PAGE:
Superb Nadal Captures Queen's Club Crown
AEGON Championships, London, England
by ATP Staff|
In front of a packed Centre Court crowd, the French Open champion came through 7-6(6), 7-5 in a thrilling final of the highest quality, a fitting way to celebrate 30 years of the event.
“The tournament here was very, very tough, best players of the world,” said Nadal, who overcame Ivo Karlovic and defending champion Andy Roddick along the way. “I can't imagine I would be here with the title before the tournament.”
He now joins the likes of McEnroe, Becker, Edberg and Sampras on the roll of honour, and the Spaniard was proud to be alongside such illustrious company.
“[To] win here, win a prestigious tournament like this, very traditional tournament here in London, in Queen's, best players of the world are here in the past. So be here, near close to the other players, for me is very nice,” added Nadal.
Meeting for the 12th time in their careers and third in as many tournaments, it was Djokovic who made the better start to their encounter. Just as he had in Hamburg a month ago, the Australian Open champion broke Nadal in his opening service game and had a point for a 4-0 lead before the Spaniard hit back in some style to level at 3-3.
With both players producing incredible shots from all parts of the court, the first set eventually went to the tie-break and even there it was difficult to predict who would come out on top.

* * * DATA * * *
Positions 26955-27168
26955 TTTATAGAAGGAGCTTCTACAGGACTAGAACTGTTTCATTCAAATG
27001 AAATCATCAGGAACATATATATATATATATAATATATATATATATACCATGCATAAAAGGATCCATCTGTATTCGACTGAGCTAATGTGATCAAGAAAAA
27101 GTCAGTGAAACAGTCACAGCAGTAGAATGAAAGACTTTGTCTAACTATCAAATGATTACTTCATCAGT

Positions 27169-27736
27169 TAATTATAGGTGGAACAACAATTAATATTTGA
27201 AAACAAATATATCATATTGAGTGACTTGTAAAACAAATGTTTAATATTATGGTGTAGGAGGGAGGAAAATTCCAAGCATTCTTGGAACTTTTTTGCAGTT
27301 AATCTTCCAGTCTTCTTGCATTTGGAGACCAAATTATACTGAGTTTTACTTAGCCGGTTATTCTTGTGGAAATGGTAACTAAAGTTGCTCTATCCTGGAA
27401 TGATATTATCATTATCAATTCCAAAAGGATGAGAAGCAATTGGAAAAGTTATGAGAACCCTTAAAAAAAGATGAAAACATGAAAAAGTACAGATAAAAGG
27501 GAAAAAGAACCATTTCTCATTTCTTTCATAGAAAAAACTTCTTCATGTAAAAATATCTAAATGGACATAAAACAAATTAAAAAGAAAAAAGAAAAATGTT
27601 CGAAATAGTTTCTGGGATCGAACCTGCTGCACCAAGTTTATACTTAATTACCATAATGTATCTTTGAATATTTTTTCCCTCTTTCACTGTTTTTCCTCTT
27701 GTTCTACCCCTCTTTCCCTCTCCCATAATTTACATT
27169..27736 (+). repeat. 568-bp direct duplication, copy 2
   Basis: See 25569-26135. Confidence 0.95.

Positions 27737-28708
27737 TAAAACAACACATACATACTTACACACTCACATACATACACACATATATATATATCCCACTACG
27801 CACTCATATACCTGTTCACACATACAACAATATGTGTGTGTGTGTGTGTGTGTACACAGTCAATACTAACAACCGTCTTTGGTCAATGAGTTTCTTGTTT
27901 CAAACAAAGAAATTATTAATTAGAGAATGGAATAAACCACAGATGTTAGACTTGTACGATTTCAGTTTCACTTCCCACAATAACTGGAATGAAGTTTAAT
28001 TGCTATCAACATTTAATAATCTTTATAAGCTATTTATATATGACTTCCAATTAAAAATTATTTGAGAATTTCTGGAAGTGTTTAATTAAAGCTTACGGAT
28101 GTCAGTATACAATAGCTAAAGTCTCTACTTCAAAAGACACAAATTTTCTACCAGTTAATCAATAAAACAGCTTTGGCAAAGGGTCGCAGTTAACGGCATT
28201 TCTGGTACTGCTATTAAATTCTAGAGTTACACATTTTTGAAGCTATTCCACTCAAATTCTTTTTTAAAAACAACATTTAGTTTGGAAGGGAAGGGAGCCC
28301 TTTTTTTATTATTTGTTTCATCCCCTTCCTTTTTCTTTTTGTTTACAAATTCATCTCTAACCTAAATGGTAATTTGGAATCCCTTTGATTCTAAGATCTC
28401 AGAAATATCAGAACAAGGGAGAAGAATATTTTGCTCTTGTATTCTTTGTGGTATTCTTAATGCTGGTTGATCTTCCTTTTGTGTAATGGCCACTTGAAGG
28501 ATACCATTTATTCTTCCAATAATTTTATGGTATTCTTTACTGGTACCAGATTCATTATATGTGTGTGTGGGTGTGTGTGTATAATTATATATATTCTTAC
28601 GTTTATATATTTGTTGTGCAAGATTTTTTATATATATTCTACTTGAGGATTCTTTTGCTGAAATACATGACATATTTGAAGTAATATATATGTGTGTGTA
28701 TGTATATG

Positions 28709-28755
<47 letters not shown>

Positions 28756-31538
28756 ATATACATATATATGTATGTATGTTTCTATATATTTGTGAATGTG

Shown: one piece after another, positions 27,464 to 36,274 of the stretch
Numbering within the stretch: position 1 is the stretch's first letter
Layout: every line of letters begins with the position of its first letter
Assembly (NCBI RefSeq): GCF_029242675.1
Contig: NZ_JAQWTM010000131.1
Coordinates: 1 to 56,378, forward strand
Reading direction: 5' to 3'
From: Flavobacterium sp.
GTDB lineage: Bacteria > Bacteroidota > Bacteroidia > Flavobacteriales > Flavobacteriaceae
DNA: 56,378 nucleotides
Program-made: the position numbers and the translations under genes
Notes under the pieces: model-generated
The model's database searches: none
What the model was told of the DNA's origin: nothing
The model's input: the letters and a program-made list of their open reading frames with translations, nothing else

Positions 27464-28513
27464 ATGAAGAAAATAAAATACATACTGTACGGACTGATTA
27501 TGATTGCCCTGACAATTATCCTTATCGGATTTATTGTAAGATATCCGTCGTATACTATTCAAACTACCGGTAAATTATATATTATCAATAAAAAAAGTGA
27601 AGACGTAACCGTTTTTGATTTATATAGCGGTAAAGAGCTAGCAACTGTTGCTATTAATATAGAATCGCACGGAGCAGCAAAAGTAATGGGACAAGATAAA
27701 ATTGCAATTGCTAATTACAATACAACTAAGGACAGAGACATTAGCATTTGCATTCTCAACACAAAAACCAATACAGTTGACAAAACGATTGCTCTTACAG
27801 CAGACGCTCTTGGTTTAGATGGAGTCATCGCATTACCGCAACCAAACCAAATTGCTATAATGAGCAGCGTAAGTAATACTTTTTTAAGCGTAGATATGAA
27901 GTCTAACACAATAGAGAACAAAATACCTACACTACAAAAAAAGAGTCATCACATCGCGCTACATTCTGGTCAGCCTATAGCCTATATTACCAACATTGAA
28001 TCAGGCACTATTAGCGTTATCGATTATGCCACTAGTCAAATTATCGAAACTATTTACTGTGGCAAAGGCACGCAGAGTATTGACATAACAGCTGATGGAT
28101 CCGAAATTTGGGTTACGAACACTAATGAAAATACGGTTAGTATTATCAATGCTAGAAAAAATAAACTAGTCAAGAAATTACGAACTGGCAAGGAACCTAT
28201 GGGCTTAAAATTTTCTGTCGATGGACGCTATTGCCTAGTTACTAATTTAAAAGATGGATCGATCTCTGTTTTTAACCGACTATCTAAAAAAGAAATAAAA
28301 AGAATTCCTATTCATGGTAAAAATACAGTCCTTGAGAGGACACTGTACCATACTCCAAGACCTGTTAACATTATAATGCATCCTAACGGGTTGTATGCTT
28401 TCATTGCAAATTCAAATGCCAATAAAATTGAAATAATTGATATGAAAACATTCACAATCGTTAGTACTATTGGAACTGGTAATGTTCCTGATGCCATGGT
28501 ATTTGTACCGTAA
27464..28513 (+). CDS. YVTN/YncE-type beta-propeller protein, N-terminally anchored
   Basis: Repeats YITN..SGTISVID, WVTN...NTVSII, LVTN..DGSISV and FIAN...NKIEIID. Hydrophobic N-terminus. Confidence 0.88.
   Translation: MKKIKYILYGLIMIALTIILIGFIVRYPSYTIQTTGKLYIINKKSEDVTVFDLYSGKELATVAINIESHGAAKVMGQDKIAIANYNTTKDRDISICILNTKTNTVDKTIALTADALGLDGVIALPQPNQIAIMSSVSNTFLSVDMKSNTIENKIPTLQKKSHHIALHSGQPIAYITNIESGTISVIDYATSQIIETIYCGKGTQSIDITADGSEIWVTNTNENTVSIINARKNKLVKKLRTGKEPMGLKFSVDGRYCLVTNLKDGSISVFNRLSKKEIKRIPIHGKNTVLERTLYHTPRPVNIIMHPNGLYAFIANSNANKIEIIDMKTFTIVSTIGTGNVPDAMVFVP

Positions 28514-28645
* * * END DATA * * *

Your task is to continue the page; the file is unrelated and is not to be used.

Djokovic had the first mini-break at 2-1 but again Nadal hit back, only for the Serb to take another lead at 5-4. Djokovic had a set point at 6-5, and with both players trading rockets from the baseline, Nadal’s wrong-footing forehand again saved the day as the Serb slipped to the ground.
After averting that moment of crisis, Nadal wrapped up the first set after an hour and 15 minutes, with literally just a point separating the two – Nadal winning 50 to Djokovic’s 49 in that epic opener.
The frustration for Djokovic was there for all to see as he threw his racquet to the ground, and his mood wasn’t helped as Nadal broke to take a 2-0 lead in the second set.
However, just when you thought Nadal was in cruise control, Djokovic broke back with more attacking play of his own and the pendulum began to switch again. After seeing two break points slip away at 4-3, some uncharacteristic errors from Nadal handed Djokovic a break to love at 4-4 and the Serb then had the opportunity to serve for the set.
Again, back came Nadal who converted his third break point in the following game to level matters at 5-5 and the Spaniard sensed victory was near. On his first match point, Djokovic’s attempted drop shot landed short and after a short exchange, Nadal smashed a volley into the open court before falling to his knees in celebration.
Her Royal Highness The Duchess of Gloucester presented the Spaniard with his fifth trophy of the season and his third in succession following wins in Hamburg and Roland Garros.
Meanwhile, Djokovic rued his missed opportunities in both sets. “This is not the first time I have a lot of chances against him but again, he managed to come through,” said the World No. 3. “Partly was my fault and partly was luck as well. You got to have a little bit of luck. I didn't go for the shots in 5 4 second set. And even in the set point, in tiebreaker, I was bit defending too much. This is wrong tactic against him.
“I should have been a little bit more aggressive and maybe I would get positive outcome. But, you know, it was a great achievement, so I'm happy in general.”
With the win, Nadal became the first reigning French Open champion to win at The Queen’s Club since Ilie Nastase in 1973 and the first Spaniard to win here since Andres Gimeno in 1960. He is also the first Spaniard to win a grass court title since Gimeno won in Eastbourne in 1972.